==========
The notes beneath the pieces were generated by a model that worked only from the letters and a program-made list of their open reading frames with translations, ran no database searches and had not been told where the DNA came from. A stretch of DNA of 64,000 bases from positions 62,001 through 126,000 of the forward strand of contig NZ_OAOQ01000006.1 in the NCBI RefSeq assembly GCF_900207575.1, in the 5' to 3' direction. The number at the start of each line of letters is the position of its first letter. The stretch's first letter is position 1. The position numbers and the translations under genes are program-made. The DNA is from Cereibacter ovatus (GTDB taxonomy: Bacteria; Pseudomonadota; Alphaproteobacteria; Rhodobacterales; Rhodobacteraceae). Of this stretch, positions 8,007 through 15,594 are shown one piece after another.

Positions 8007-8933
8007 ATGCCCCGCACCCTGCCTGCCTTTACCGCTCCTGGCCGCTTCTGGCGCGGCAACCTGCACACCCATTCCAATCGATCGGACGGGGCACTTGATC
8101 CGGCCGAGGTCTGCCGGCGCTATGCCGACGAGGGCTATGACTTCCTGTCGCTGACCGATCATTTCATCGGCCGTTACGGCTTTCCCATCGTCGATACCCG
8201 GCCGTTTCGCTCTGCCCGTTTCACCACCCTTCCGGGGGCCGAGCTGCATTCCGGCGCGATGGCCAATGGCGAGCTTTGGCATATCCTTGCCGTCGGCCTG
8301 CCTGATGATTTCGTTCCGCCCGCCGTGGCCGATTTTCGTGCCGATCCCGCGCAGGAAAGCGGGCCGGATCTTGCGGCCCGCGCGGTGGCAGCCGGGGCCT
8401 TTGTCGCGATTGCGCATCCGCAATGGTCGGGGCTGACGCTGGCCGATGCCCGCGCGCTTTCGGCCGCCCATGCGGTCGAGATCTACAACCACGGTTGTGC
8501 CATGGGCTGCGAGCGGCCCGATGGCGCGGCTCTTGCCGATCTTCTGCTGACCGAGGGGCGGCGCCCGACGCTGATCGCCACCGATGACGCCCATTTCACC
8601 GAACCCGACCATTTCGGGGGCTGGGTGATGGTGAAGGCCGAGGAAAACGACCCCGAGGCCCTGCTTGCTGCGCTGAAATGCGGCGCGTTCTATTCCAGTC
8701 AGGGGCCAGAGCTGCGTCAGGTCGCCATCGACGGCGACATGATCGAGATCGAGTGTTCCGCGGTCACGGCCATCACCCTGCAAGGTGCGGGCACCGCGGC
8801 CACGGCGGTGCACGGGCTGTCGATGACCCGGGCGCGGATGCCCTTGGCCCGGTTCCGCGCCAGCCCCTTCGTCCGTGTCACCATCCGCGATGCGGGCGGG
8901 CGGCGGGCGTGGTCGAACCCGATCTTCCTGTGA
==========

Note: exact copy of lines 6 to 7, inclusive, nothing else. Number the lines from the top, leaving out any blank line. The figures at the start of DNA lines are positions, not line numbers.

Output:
8301 CCTGATGATTTCGTTCCGCCCGCCGTGGCCGATTTTCGTGCCGATCCCGCGCAGGAAAGCGGGCCGGATCTTGCGGCCCGCGCGGTGGCAGCCGGGGCCT
8401 TTGTCGCGATTGCGCATCCGCAATGGTCGGGGCTGACGCTGGCCGATGCCCGCGCGCTTTCGGCCGCCCATGCGGTCGAGATCTACAACCACGGTTGTGC